Men were more likely to die than women (OR, 1.5).
When asked if he was surprised by the high mortality rates, Brown said, “Having worked here in New York? No, I was not.”
Male sex, age older than 40 years, obesity, and presence of cardiovascular or chronic kidney disease were risk factors for mechanical ventilation.
Among the nearly 2000 hospitalized adults requiring mechanical ventilation in the current report, only 27% were discharged alive. “The outcomes of people who are mechanically ventilated are really quite sobering,” Brown said.
People who ever required mechanical ventilation were 32 times more likely to die compared with others whose highest level of oxygenation was low-flow, high-flow, or no oxygen therapy in an analysis that controlled for demographics and comorbidities.
Furthermore, patients placed on mechanical ventilation earlier — within 24 hours of admission — tended to experience better outcomes.
Brown and colleagues also evaluated outcomes in patients who were taking either remdesivir or hydroxychloroquine. A total of 48 people were treated with remdesivir.
The four individuals receiving remdesivir who died were among 11 who were taking remdesivir and were also on mechanical ventilation.
“The data for remdesivir is very encouraging,” Brown said.
Many more participants were treated with hydroxychloroquine, more than 4200 or 36% of the total study population.
A higher proportion of people treated with hydroxychloroquine received mechanical ventilation, 25%, versus 12% not treated with hydroxychloroquine.
The unadjusted mortality rate was also higher among those treated with the agent, 25%, compared to 20% not receiving hydroxychloroquine.
The data with hydroxychloroquine can lead to two conclusions, Brown said: “One, it doesn’t work. Or two, it doesn’t work in the way that we use it.”
The researchers cautioned that their hydroxychloroquine findings must be interpreted carefully because those treated with the agent were also more likely to have comorbidities and greater COVID-19 disease severity.
“This study greatly contributes to understanding the natural course of COVID-19 infection by describing characteristics and outcomes of patients with COVID-19 hospitalized throughout the US,” the investigators note. “It identified categories of patients at greatest risk for poor outcomes, which should be used to prioritize prevention and treatment strategies in the future.”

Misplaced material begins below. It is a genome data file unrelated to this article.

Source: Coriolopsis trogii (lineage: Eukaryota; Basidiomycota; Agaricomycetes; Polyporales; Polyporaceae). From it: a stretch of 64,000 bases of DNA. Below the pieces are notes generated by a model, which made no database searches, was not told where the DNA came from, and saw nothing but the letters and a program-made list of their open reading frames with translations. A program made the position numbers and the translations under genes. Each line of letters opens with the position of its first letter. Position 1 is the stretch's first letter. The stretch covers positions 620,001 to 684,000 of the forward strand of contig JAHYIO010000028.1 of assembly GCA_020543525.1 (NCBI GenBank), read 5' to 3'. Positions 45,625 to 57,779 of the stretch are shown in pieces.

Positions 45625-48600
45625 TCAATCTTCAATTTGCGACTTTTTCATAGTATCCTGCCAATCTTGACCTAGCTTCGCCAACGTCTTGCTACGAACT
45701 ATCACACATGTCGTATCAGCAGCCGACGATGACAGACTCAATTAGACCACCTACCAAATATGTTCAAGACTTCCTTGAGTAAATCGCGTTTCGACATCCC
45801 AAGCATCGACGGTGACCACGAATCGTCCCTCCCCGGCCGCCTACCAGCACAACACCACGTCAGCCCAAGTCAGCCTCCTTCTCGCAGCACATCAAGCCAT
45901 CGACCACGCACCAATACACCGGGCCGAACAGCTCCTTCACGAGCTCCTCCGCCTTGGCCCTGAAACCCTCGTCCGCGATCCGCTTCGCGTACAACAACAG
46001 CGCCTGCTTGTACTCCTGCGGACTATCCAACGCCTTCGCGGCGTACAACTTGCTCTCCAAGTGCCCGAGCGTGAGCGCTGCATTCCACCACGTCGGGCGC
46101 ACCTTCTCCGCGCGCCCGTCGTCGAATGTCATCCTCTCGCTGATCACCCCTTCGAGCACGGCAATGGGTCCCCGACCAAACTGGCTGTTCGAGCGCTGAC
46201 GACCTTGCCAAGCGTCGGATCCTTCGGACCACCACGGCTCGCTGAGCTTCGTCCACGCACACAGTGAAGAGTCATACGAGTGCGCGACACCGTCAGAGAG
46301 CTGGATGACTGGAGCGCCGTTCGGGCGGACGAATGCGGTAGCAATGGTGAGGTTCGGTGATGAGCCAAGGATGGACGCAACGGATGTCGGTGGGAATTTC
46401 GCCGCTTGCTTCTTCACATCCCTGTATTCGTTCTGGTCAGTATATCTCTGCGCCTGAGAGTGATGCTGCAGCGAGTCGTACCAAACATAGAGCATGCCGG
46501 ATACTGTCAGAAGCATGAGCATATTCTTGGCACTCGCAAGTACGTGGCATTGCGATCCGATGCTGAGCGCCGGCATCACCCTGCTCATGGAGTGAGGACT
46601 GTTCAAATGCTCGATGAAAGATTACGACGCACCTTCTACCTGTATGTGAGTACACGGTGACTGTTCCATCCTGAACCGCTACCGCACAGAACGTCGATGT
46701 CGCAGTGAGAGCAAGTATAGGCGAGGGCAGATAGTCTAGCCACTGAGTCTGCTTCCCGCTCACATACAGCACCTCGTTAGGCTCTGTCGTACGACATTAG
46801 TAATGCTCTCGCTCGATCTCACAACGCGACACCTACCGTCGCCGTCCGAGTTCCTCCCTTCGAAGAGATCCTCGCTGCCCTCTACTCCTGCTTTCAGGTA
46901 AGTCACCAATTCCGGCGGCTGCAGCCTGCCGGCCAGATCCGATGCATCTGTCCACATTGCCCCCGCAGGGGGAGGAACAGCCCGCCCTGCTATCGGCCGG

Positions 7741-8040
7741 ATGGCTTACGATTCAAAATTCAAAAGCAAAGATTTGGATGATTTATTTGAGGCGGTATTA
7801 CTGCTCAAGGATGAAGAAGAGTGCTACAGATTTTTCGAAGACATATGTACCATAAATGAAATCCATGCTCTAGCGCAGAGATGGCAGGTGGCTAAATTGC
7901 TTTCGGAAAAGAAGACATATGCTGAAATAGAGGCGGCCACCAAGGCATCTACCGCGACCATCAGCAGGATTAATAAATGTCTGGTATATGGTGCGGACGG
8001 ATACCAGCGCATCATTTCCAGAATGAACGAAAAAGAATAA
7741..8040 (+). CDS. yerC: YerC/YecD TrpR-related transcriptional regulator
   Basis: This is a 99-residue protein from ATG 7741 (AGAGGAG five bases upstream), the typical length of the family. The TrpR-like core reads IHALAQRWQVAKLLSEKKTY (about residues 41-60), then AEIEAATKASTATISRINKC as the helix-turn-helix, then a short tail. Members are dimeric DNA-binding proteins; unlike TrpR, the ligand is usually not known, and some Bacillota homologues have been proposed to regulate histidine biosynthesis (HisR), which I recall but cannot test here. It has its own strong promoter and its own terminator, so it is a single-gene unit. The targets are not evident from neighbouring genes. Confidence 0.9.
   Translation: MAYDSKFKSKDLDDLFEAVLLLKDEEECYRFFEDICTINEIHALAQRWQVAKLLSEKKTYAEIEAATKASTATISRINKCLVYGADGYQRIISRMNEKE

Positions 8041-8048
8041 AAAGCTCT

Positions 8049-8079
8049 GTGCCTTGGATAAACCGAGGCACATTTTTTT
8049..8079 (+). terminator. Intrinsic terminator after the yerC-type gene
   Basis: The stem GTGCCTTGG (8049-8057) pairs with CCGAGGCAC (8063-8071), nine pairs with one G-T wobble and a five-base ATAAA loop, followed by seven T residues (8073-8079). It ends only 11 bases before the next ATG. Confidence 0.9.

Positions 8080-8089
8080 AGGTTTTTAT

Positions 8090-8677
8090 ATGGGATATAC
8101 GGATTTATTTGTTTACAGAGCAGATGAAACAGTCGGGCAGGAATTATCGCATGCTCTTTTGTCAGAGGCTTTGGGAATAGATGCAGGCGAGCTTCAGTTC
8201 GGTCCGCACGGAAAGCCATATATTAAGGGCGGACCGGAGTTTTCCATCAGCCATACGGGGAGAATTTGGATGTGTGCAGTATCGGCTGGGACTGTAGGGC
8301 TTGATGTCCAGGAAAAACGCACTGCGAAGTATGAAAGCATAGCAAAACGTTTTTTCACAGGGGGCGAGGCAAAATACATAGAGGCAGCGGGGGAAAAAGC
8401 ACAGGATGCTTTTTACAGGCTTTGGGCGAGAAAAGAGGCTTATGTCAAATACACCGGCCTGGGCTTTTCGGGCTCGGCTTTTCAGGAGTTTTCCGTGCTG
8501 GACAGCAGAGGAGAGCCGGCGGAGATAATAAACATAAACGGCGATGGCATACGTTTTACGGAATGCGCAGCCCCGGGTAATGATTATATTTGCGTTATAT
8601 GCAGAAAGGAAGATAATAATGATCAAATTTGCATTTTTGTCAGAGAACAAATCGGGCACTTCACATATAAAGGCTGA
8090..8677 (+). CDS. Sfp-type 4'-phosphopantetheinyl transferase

“The findings that patients with hypertension and who were smokers had lower ventilation rates, and patients with hypertension, pulmonary disease, who were smokers had lower mortality risks was very surprising,” Ninez A. Ponce, PhD, MPP, told Medscape Medical News when asked to comment on the study.
Although the study identified multiple risk factors for ventilation and mortality, “unfortunately the dataset did not have race available or disease severity,” said Ponce, director of the UCLA Center for Health Policy Research and professor in the Department of Health Policy and Management at the UCLA Fielding School of Public Health.
“These omitted variables could have a considerable effect on the significance, magnitude, and direction of point estimates provided, so I would be cautious in interpreting the results as a picture of a nationally representative sample,” she said.
On a positive note, the study and dataset could illuminate the utility of medications used to treat COVID-19, Ponce said. In addition, as the authors note, “the data will expand over time.”
Brown has reported receiving grants and consulting for Gilead. Ponce has disclosed no relevant financial relationships.
Clin Infect Dis. Published online August 28, 2020. Full text